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Carolina Gouveia won the 2nd place in the Fraunhofer Portugal Challenge 2018


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2018/10/31: Carolina Gouveia won the 2nd place in the Fraunhofer Portugal Challenge 2018 on the MSc category with the dissertation entitled “Bio-Radar”. The Fraunhofer Portugal Challenge awards practical research in the areas of Information and Communication Tecnhologies (ICT), Multimedia or other related sciences. This is a great achievement for Carolina, her supervisors José M. N. Vieira and Pedro Pinho (IT-ISEL), for IEETA and University of Aveiro.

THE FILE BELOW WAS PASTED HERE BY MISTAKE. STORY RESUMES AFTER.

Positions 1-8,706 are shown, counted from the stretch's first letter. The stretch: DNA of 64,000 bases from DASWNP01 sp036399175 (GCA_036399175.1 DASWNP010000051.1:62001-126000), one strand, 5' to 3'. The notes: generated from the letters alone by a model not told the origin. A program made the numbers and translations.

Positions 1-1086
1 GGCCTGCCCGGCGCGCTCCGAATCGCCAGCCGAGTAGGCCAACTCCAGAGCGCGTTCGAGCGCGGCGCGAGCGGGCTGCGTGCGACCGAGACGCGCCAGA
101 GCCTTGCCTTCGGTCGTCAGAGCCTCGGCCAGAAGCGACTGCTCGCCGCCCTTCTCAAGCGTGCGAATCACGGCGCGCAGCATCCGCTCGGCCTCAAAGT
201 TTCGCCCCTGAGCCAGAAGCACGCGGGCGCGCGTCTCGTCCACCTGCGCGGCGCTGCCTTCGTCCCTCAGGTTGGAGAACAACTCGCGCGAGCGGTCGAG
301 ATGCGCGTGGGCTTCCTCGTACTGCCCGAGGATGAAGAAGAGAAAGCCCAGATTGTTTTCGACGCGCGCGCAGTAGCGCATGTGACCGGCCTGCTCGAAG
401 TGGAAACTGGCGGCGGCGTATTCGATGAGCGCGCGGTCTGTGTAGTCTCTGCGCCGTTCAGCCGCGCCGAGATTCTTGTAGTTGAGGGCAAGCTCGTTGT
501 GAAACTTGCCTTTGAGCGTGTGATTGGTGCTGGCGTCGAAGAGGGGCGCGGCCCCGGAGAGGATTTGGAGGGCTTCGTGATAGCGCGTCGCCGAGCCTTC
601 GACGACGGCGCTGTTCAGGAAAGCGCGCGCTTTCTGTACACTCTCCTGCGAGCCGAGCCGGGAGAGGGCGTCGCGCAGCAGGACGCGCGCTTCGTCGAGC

The Bio-Radar is a system capable of monitoring vital parameters, such as respiratory and cardiac rhythms, without requiring any kind of contact with the human body, i.e. without the use of electrodes. This wireless monitoring system has several applications that aim to improve the quality of life in everyday situations, such as the continuous monitoring of bedridden patients, for example in hospital burn units where direct contact with patients is not recommended, sleeping monitoring for Obstructive Sleep Apnea Syndrome patients or even for rescuing people from collapsed buildings. The developed Bio-Radar prototype can measure the respiration rate at more than 2 meters. This system uses the Doppler effect principle that relates the received signal properties with the distance change between the radar antennas and the person’s chest-wall. It is composed by a continuous wave radar, that generates digitally a sinusoidal signal, modulates it in phase and quadrature with a carrier equal to 5,8 GHz and then transmits it towards the target, which is the patient’s chest. The received signal will be a phased modulate version of the transmitted signal which occurs due to the chest-wall motion while the patient is breathing. This motion changes the travelled distance of the electromagnetic waves causing the phase modulation. The prototype was developed with focus in real-time acquisition and processing of the respiratory signal. It is composed by a front-end based in Software Defined Radio and two antennas for transmission and reception, respectively. Then, the acquired signals are processed using the LabVIEW software from National Instruments, where an algorithm is implemented with the purpose to extract the vital signals accurately.